How to create Calculated Columns in SharePoint to show differences between dates

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How to create Calculated Columns in SharePoint to show differences between dates

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Added by October 21, 2013

In this blog I will create a Calculated Column in SharePoint and add it to my blog tasks list to indicate the number of days I am early or if I’m late with due dates.

I created some data for the month of January 2013 and I calculated the number of days my blogs were early. This was done by calculating the difference between the completedDate and the Due Date in days. If the completedDate was later than the Due Date, the blog is late and the string LATE is returned. This is a fantastic use of calculated columns.

Create the custom Datetime Column CompletedDate 

Create-the-custom-datetime-column-completedDate.png

I have added a new column to an out-of-the-box tasks list called CompletedDate and formatted it as date time and added some data to my tasks list. I made sure to add at least one date where the completedDate is later than the Due Date. I customized the default view to only show the relevant columns.(not shown)

Create the Calculated Column 

Create-the-Calculated-Column.png

In the ribbon I click Create Column. For this example I will use a list column.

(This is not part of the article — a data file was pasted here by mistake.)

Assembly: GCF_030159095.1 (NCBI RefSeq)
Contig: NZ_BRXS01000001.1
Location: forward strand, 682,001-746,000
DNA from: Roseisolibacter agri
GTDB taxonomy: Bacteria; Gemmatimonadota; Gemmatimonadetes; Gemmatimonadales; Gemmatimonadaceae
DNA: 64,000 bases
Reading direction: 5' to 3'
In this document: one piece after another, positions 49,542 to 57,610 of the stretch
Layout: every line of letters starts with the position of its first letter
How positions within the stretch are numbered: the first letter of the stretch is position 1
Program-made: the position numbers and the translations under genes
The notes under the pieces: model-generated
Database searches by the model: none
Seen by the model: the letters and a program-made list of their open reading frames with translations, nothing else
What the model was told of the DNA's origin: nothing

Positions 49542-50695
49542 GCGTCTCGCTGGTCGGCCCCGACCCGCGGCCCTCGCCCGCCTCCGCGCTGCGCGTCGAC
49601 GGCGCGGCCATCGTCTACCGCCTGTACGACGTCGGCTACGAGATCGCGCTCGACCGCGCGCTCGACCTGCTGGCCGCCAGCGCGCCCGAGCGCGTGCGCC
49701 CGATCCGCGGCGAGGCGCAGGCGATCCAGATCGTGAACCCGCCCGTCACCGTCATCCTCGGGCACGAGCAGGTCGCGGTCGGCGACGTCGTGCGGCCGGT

Choose Calculated Column as the Data Type 

Choose-Calculated-Column-As-The-Data-Type.png

I call my column DaysEarly and choose calculated column as the data type. This opens up the Formula section.

Enter the Formula 

Enter-The-Formula.png

The formula is part typing and part clicking the column options on the right hand side. I have not had good luck typing column names. I type the formulas but when it’s time to insert the column name I always double-click the column name from the Insert Column box on the righ to place it into my formula. This particular formula prefixes the date difference calculation formula just in case I am late and puts in the string “LATE” if I am, otherwise it returns a number of days I am early.

The formula in its entirety is:

IF(ISERROR(DATEDIF(completedDate,[Due Date],”d”)),”LATE”,DATEDIF(completedDate,[Due Date],”d”))

The first part of the formula checks to see if my calculation will return an error and if it does, it will return the value of LATE as the column value, otherwise it will perform the calculation and return the number of days (“d”) between the two dates where the completedDate is earlier than the Due Date as a number.

Validate the Results 

Validate-The-Results.png

It all looks good. I can see the days early appearing and the one blog I entered as being late has the value of the DaysEarly column set as LATE.


Spike Xavier
SharePoint Instructor – Interface Technical Training
Phoenix, AZ

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